So I figured I should post my article online so people could just go there and see the updated phone numbers, addresses, etc.. That wasn’t so easy to do back then. But several of us at a W. Edwards Deming Institute conference decided to create a Deming Electronic Network (DEN). And one of those people was Del Kimbler who worked at Clemson and had access to a web site where he agreed to host the DEN. So I asked about posting the Online Quality Resource Guide there and he agreed.

Del is retiring from Clemson and so we are moving some of the material off Clemson to curiouscat.com. As part of that I ran across this November 1995 edition of the Online Quality Resource Guide. There really was a small number of good online resources for managers back then. We forget how lucky we are today. The first article I can find (right now anyway) is from the Spring of 1995. It listed a total of 2 web sites in addition to a BBS and several email lists. Clemson was listed as a gopher site and web site.

We have recently moved the Public Sector Continuous Improvement Site and Community Quality Electronic Network to curiouscat.com. Some history on PSCI and CQEN.

Related: John Hunter historyUsing Quality to Develop an Internet Resource by John Hunter (1999)Management Improvement History

More Bad Customer Service Examples :-(

It is sad to see so many examples of bad customer service. I wish enough companies would adopt management improvement principles so that at least I could avoid dealing with the others altogether. Here are 2 more bad examples from the Washington post today. Cellphone Contracts – Hard to Get off the Hook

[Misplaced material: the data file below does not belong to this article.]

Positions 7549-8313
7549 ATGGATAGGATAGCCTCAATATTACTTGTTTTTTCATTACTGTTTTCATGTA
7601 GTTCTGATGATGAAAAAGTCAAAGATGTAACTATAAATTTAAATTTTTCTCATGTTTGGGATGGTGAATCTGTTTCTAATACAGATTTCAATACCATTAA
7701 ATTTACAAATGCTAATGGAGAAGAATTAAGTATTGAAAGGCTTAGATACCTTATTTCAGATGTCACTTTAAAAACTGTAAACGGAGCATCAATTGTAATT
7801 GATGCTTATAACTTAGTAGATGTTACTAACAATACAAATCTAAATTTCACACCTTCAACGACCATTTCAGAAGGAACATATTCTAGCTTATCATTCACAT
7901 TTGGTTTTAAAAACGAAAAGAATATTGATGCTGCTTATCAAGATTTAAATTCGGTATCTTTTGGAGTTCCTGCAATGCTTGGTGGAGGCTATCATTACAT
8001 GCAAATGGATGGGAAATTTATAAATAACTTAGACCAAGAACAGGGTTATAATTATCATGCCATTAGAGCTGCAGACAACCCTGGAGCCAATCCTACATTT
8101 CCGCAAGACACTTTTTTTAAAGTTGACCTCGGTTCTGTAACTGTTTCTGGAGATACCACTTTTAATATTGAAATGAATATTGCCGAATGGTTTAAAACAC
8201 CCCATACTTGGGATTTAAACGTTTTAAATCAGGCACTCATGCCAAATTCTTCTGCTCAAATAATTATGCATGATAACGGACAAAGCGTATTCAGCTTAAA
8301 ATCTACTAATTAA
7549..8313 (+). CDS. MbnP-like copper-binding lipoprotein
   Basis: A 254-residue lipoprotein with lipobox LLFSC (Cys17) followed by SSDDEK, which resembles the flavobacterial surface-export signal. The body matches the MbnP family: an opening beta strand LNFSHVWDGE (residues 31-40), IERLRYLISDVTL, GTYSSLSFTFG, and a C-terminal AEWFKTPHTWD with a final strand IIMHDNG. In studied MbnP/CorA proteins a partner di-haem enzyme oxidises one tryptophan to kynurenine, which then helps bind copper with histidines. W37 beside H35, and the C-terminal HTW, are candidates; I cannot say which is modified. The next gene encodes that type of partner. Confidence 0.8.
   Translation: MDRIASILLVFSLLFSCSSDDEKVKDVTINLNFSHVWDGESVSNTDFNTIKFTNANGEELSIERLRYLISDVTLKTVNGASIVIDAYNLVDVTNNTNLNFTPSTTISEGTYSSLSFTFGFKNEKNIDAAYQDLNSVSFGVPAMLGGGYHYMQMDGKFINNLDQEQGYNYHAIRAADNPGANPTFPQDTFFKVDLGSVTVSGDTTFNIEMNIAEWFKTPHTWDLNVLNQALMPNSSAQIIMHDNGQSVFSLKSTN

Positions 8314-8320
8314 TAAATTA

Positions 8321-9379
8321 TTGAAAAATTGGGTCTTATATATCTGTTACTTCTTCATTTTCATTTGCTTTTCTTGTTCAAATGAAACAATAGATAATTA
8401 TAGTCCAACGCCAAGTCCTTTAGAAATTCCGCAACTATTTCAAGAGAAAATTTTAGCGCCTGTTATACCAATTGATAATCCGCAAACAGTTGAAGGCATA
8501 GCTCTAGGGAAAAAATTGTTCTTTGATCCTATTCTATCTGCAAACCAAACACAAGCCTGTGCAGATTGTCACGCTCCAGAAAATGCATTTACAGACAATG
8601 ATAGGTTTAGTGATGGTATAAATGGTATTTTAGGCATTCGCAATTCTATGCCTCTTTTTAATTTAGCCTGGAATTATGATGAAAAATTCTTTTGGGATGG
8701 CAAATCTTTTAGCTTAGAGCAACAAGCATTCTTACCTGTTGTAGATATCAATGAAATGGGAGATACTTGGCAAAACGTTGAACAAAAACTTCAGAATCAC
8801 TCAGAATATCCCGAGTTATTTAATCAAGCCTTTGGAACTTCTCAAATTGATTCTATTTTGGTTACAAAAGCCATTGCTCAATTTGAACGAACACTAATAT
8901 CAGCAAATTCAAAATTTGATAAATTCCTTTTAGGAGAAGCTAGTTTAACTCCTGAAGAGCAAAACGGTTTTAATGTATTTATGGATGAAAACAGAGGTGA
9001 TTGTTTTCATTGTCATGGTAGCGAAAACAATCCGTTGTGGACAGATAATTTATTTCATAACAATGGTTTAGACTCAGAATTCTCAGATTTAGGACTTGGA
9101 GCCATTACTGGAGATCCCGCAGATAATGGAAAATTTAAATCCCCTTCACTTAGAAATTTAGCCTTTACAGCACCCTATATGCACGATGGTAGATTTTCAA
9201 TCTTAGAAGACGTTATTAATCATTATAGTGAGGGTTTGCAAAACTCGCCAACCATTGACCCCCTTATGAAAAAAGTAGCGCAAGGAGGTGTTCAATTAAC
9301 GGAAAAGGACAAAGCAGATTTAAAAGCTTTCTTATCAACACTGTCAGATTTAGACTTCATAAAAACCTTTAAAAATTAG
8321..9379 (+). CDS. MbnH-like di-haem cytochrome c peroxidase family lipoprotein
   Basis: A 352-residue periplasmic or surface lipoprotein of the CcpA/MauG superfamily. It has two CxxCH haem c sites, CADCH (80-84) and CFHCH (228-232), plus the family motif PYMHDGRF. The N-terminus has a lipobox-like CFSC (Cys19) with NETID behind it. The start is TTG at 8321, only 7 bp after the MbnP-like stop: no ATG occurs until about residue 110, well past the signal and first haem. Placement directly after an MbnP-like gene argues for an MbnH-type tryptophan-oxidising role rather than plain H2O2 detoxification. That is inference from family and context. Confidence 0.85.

Fed up with dropped calls and a string of defective cellphones, Corey Taylor said he became irate when he learned he’d have to pay $175 to get out of his long-term contract with Verizon Wireless. So he resorted to a rather extreme measure. He faked his own death.

Consumers filed more complaints about cellphones than any other industry for the past three years, according to the Council of Better Business Bureaus; contract issues consistently rank among the top three gripes, along with billing and service problems.

Another in the long list of bad service from Verizon examples. And the Post also has a story on the continuing Passport saga, which just feeds the perception that government can’t manage:

“This is a clear admission of failure and a decision not to solve the problem, leaving thousands of travelers in the lurch,” said Sen. Charles E. Schumer (D-N.Y.). “What color is the sky in their world?” Rep. Steven LaTourette (R-Ohio) said to the Associated Press. “I can’t believe they’re proposing a rule where they want to charge you the same amount, and in return, you’re virtually guaranteed to get worse service.” Demand for passports soared at the beginning of the year as travelers sought to comply with a new border security law requiring passports for all U.S. citizens flying within the Western Hemisphere.

Wouldn’t you love to see what lean thinking passport operations could accomplish (which is really just part of the system that passed the law – one of the numerous failing of the State Department was not adequately explaining the consequences/requirement of the new law? I know I would.

Related: Customer Hostility from Discover CardStandard Prepaid Cell Phone PolicyAsk Your Customer What They Would Like ImprovedWhat Job Does Your Product Do?Public Sector Continuous Improvement Site